US Catholic Faith in Real Life

Read: Beyond the Catechist’s Toolbox

By Ann O'Connor | Print this pagePrint |

By Joe Paprocki (Loyola Press, 2013)

How many of us endured years of boring religious education classes trying to stay awake and engaged? How many of our children are struggling with the same problem today? And what of the enthusiastic catechist who can’t figure out what the problem is? 

Joe Paprocki feels our pain. On the first page of his helpful book Beyond the Catechist’s Toolbox, Paprocki gets to the heart of this age-old problem: “If we ourselves are on fire, and the message we are teaching is ‘hot stuff,’ then it stands to reason that the fault must lie in one other place: our method of delivery.” For many catechists, the “method of delivery” consists primarily of reading from the textbook—and therein lies the problem. According to Paprocki, the textbook is only one tool of many at the catechist’s disposal, and should be used deliberately, precisely, and above all, sparingly.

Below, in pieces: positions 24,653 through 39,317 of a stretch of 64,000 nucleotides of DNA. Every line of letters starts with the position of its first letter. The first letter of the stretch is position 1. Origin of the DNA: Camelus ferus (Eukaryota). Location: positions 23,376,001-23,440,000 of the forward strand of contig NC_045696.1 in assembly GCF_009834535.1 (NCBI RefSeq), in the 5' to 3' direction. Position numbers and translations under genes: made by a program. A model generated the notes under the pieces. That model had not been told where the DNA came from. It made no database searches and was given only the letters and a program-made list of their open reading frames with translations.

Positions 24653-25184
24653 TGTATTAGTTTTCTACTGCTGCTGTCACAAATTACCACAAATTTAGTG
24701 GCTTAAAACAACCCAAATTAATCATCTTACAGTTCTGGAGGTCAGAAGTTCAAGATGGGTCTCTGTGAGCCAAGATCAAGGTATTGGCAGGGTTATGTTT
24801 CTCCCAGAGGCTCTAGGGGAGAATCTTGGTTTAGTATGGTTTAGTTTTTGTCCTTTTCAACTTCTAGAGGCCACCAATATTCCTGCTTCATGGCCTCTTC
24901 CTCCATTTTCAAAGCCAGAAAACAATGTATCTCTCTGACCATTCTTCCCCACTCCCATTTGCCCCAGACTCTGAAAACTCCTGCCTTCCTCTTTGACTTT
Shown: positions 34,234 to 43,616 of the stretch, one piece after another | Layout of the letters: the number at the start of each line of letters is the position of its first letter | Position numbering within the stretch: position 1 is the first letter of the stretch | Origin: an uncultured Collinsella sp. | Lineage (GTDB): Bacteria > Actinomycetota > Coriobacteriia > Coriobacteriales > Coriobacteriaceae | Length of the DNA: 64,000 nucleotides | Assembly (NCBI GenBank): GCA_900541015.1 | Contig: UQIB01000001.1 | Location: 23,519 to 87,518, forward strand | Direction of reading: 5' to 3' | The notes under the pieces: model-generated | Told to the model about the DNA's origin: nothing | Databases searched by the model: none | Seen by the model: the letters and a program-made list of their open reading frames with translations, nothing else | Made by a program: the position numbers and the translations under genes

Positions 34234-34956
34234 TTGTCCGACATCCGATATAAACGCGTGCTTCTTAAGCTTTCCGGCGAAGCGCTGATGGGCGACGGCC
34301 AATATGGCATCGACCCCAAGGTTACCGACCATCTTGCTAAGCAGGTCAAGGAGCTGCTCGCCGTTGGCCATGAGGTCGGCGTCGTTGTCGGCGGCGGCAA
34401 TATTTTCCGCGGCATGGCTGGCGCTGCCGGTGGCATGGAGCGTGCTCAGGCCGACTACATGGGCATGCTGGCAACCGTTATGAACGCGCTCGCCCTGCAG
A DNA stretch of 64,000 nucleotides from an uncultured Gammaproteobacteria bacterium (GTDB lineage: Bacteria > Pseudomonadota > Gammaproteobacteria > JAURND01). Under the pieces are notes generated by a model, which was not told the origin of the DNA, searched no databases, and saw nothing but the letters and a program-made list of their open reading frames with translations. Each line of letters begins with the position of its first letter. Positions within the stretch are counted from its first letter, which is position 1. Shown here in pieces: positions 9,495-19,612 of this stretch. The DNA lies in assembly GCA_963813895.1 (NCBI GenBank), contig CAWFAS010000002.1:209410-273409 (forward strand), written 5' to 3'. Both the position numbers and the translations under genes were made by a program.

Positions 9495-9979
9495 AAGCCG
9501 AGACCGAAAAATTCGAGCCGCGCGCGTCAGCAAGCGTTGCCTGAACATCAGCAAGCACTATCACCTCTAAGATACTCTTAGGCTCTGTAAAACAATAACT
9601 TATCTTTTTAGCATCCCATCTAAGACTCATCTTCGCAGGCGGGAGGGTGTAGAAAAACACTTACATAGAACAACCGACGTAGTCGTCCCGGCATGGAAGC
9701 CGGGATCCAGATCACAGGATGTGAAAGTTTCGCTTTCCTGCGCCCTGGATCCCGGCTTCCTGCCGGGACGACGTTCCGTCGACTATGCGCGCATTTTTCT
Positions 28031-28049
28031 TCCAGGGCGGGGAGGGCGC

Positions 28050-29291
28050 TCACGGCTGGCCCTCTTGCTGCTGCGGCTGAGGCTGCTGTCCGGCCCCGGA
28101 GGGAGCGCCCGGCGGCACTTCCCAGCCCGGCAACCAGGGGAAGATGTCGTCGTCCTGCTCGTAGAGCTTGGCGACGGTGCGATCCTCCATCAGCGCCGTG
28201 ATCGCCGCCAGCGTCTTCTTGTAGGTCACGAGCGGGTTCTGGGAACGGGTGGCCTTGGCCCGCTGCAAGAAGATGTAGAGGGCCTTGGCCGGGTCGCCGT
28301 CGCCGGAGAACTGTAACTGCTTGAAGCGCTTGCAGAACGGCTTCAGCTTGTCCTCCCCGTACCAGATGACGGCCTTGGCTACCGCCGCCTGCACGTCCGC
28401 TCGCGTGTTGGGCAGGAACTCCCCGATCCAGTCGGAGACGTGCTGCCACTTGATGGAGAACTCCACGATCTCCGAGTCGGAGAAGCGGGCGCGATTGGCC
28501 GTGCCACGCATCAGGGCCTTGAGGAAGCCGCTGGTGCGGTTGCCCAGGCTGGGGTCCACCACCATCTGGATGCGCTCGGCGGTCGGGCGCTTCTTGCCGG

What’s a catechist to do? Paprocki proposes a novel approach: Make religious education “more like Mass and less like class.” Faith is experiential, he reminds us. It is not enough that students know about God. We want them to know God, an outcome that requires a different sort of language altogether. Paprocki suggests we use the language of mystery as expressed in the symbols, rituals, movement, silence, song, and story of the Mass to convey the wonders of the Kingdom of God.   

From the moment a student enters the classroom to the closing prayer, Paprocki asserts that with a little planning each lesson can offer experiences that do not merely inform, but transform, our children. Every chapter is full of practical, workable activities that will appeal to catechists of all levels of experience—and their students. 

Paprocki’s extensive knowledge of his subject, his creativity, and his enthusiasm and passion are evident on every page. To pastors and directors of religious education everywhere: This is a book for every catechist in your parish.

This article appeared in the April 2013 issue of U.S. Catholic (Vol. 78, No. 4, page 43).